Last year, I was in the midst of the third huge wildfire I had endured on the US West Coast and packing my car for the second time in a week. My nerves were shot. COVID was full on as well, and this fire was just one trauma too many. I decided to call a dear friend from my hometown who had also been through the same and ask for moral sup-port. I told her I was worried I wouldn’t pack what I needed before I headed out by car to a Red Cross shelter. Would she guide me in making a list? She said three words: “You got this.” In that moment, my mind became calm and clear, and I was anchored in trust. I did have this! I needed to trust myself and do what was in front of me to do.

In this country right now, we have an epidemic of mistrust. A number of us don’t trust the government, healthcare, food safety, or the vaccine. Some of us don’t even trust our own families! This lack of trust creates problems for us in every arena, including our pro-fessional lives. You may wonder how developing trust could possibly benefit your busi-ness. Well, let’s look at trust from a few different angles.

Trust as faith
When we are young, it helps if we can have faith in the wisdom, protection, and guidance of our parents and caregivers. Later, we benefit if we can have faith in our teachers, that they will convey to us the information and skillsets we need to go on in education and in our lives. And if we have a major professional goal, generally, we seek ever more highly skilled guides along the way, people whom we can trust to help us get where we want to go.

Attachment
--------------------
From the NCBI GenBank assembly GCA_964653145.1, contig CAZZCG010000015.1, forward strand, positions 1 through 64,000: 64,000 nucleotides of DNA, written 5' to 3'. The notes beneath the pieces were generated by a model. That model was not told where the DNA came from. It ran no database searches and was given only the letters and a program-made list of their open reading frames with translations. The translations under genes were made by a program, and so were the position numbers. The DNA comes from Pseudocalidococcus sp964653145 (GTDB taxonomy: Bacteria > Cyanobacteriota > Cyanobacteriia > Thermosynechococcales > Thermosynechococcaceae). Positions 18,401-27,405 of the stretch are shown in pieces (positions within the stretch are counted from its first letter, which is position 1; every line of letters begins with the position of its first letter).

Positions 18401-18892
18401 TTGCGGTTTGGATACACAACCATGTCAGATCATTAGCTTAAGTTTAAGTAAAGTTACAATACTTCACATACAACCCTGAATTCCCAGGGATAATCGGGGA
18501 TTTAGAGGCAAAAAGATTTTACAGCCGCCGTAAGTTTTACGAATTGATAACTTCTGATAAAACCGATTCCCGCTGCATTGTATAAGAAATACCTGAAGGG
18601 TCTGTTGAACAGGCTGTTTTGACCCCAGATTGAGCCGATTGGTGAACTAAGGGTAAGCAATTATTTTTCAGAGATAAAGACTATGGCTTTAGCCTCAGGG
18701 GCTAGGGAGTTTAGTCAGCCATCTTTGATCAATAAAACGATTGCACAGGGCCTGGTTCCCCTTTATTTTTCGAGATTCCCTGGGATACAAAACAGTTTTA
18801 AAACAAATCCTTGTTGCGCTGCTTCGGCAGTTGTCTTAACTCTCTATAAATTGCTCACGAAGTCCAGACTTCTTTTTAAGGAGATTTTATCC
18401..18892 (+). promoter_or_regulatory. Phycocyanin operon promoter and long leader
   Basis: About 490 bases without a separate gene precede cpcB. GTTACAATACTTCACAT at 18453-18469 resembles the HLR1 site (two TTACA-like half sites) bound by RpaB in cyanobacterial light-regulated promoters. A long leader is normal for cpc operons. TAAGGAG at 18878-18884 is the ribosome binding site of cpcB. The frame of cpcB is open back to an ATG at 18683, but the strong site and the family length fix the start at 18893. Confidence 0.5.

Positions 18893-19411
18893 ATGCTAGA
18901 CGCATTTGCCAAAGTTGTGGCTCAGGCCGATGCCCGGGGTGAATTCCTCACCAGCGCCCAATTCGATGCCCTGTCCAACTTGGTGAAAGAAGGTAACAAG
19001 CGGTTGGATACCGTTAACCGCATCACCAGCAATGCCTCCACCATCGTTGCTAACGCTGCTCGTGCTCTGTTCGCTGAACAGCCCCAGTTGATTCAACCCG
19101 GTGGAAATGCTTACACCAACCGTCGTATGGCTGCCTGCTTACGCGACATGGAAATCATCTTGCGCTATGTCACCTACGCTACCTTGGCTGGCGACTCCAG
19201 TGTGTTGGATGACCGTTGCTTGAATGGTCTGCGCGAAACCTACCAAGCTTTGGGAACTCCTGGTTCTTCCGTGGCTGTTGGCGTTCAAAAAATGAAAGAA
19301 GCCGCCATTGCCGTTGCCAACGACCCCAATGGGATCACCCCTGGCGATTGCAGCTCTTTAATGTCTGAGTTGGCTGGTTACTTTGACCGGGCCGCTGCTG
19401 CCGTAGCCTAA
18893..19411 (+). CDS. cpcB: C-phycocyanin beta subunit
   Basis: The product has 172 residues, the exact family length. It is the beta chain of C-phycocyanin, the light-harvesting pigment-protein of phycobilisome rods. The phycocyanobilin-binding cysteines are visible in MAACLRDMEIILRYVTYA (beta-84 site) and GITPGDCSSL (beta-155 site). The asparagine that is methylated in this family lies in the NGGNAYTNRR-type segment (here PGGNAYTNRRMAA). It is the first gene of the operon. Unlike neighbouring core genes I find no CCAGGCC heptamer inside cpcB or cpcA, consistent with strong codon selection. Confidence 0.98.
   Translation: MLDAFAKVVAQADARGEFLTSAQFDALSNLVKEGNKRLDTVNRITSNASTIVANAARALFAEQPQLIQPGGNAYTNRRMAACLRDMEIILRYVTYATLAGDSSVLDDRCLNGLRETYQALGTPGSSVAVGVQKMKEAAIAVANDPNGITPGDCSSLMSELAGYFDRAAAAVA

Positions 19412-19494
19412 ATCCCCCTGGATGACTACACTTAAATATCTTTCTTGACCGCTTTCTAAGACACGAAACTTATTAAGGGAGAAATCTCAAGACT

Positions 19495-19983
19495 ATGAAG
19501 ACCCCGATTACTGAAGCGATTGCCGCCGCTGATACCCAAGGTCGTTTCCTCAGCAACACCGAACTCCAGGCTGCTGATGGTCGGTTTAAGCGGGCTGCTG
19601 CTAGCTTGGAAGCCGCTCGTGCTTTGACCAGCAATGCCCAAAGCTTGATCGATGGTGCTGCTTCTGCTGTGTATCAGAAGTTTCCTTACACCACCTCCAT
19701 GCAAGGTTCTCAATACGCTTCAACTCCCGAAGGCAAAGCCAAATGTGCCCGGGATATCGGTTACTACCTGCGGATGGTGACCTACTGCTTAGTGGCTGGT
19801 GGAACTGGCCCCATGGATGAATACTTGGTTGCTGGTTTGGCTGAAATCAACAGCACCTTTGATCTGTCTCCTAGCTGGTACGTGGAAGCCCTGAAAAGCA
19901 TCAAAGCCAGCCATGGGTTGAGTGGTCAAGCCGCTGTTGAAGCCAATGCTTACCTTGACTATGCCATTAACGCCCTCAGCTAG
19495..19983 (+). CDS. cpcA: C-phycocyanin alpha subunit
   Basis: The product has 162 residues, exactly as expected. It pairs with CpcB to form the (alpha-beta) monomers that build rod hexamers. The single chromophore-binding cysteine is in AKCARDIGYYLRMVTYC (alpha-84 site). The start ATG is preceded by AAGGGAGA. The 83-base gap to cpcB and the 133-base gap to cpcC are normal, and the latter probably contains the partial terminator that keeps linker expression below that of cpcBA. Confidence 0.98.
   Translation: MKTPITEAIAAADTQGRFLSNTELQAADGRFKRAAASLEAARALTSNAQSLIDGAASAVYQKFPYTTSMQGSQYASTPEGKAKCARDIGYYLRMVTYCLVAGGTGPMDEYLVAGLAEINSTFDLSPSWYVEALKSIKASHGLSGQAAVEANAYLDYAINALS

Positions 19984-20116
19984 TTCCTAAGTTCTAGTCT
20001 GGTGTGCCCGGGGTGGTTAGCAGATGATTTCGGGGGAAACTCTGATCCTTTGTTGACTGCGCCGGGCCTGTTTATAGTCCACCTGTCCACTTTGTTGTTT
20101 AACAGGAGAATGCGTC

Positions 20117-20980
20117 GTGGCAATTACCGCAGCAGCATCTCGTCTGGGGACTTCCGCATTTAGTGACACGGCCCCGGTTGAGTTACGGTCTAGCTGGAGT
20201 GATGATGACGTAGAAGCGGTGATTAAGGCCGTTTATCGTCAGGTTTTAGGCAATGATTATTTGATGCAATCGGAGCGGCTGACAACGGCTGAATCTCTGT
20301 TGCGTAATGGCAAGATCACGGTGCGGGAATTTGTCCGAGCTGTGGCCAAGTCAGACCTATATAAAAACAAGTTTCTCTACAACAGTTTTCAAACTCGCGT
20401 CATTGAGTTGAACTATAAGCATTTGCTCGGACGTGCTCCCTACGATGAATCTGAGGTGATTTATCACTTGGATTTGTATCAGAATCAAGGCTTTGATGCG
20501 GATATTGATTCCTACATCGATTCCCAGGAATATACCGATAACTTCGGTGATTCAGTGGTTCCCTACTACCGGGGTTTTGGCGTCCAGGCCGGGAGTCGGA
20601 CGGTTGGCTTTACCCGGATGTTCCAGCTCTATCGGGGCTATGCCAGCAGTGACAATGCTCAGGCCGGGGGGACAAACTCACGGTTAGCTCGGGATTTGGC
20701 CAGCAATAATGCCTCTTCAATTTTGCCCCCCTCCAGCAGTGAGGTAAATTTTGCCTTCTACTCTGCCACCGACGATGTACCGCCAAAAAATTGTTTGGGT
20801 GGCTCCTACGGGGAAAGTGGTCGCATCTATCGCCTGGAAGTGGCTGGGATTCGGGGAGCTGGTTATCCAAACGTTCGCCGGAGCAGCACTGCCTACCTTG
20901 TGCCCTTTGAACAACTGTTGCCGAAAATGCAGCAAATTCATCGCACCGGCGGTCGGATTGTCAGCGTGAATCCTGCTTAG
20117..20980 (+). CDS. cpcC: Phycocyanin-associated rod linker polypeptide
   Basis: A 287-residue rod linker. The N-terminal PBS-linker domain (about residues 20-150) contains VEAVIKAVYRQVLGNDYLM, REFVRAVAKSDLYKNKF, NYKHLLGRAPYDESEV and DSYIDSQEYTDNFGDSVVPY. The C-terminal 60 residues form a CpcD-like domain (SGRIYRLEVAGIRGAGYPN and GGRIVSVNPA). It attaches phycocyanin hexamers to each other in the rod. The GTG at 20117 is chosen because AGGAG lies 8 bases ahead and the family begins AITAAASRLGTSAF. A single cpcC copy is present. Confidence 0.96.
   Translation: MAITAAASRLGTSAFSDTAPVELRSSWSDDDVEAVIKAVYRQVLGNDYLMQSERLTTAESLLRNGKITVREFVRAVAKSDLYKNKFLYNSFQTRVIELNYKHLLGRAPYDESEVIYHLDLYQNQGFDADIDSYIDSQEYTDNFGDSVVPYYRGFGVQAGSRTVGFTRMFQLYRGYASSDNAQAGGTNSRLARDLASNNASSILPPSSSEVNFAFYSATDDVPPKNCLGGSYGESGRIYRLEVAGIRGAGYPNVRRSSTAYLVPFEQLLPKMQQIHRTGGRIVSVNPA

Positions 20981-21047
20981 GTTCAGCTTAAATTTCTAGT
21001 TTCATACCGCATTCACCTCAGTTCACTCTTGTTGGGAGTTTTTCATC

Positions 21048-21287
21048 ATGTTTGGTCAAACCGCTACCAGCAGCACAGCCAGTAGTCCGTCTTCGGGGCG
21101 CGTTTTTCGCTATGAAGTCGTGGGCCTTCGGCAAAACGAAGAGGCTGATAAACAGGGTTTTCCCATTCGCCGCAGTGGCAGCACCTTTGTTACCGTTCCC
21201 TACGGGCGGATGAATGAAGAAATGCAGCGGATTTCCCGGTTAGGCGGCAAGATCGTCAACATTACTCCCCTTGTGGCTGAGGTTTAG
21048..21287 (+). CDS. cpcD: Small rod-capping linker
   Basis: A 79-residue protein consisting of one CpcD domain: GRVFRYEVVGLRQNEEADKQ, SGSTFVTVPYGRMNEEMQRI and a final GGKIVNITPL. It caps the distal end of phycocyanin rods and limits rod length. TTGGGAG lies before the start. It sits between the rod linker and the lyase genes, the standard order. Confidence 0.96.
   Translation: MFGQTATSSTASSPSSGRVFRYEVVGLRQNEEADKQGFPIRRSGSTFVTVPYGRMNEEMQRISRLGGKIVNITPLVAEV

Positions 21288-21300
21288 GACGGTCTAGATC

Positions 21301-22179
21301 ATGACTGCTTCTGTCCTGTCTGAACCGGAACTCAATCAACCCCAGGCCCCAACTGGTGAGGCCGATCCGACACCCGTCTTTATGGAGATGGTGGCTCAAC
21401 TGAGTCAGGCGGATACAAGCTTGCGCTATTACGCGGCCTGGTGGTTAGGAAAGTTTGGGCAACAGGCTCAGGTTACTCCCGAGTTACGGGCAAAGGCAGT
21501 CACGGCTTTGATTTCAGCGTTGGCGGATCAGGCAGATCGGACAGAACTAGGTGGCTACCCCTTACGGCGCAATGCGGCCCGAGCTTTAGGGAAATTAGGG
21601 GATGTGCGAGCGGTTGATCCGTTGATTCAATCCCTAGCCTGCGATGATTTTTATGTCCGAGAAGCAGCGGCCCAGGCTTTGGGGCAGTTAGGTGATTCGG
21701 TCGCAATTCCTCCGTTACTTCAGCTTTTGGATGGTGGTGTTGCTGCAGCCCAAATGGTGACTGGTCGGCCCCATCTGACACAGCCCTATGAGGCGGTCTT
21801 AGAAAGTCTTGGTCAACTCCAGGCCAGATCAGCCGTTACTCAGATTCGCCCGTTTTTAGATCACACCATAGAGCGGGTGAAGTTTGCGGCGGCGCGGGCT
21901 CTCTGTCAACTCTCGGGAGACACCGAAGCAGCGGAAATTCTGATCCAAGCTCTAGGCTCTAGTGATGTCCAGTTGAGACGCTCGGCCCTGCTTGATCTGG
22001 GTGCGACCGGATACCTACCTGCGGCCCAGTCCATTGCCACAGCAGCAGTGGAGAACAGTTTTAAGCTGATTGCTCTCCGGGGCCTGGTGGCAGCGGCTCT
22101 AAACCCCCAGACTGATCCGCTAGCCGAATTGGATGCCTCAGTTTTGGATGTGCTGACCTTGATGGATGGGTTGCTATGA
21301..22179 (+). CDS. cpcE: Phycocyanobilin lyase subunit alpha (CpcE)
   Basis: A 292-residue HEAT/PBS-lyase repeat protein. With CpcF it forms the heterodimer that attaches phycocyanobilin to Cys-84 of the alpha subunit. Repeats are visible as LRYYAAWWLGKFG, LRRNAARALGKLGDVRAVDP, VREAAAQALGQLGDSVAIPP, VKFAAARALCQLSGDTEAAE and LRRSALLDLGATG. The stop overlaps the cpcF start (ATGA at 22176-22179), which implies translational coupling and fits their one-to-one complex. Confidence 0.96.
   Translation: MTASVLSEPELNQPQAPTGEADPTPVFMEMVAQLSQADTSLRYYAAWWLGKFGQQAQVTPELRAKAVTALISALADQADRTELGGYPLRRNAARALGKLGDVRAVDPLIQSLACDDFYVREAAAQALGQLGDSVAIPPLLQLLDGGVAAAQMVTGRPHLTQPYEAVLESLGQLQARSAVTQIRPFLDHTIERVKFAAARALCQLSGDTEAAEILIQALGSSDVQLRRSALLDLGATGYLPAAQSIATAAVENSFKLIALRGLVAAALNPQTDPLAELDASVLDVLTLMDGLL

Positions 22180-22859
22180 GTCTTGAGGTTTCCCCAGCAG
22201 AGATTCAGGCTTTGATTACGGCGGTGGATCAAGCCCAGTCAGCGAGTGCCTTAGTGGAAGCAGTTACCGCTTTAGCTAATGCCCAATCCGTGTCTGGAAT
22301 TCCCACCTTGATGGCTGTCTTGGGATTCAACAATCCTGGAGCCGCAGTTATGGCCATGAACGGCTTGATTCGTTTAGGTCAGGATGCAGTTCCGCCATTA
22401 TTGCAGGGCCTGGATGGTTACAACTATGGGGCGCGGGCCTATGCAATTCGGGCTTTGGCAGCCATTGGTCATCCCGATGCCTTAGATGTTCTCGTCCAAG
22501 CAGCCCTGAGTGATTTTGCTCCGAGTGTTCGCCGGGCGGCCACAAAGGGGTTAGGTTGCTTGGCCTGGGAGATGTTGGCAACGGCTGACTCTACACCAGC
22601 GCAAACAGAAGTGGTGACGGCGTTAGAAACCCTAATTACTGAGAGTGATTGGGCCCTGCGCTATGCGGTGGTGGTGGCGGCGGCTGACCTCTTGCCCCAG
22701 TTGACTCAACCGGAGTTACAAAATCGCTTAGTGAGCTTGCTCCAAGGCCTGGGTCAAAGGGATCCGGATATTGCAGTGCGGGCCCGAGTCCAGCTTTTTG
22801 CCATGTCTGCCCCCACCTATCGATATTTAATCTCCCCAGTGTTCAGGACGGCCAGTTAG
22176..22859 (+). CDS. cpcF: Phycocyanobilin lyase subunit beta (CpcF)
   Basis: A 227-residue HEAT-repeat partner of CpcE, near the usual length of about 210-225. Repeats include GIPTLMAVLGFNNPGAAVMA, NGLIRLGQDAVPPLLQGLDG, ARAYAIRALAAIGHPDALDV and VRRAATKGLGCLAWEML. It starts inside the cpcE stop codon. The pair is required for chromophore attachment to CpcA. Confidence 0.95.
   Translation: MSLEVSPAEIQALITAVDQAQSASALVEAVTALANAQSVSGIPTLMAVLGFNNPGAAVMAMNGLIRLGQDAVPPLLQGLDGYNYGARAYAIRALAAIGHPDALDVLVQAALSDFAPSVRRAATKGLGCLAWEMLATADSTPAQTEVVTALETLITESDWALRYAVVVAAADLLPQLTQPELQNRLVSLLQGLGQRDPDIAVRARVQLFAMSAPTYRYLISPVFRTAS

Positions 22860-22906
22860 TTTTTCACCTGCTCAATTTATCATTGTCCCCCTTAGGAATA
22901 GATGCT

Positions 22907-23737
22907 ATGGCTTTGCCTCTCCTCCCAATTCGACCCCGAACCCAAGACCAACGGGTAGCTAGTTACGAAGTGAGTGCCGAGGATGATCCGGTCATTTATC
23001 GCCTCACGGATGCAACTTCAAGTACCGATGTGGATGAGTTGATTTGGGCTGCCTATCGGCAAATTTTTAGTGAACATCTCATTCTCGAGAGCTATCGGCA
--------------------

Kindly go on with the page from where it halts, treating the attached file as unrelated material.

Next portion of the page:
Trust as commitment
We need commitment to do what it takes to reach our goals. On my own yoga path, I have a decades-long commitment to daily practice. This commitment has given me an anchor that has held me firm through the most difficult times in my life. We have ups and downs in business and especially if we’re in a leadership position, so commitment to our vision and purpose and values is essential to carry us through challenges.

Trust as reliability
When we are part of a group, we need reliability within that group. We learn to rely on other members of our team, each playing their part, using their unique gifts at the right time. Mutual reliability makes a team operate as a mighty force in moving toward a goal. Trust grows through our experience together over time by each one of us being reliable. We rely on partners to have our back as we have theirs. If even one person in a group is unreliable, the power of the group is lessened and success might not be possible.

Trust as confidence
Self-confidence is always the underpinning of personal achievement. I remember as a dancer, after many years of dedication to the instructions of my teachers, when it was time to audition, I had to have confidence that I knew what to do. As one of my teachers said to me early on, “If you’re going to make a mistake, make a big one.” At a certain point, I simply let go altogether and let it fly. I will never forget that series of leaps where I felt absolutely weightless to soar, free and ecstatic. My body had imbibed confidence, and my mind had been set free. It was time to dance.

The same is true with any endeavor in our lives. You study, you learn, you practice—and then at some point the structure that supports your dependence is gone. You come to realize that no guide is meant to be with you forever. Except one. At some point you have to believe in yourself. Trust.

At some point you know: you got this!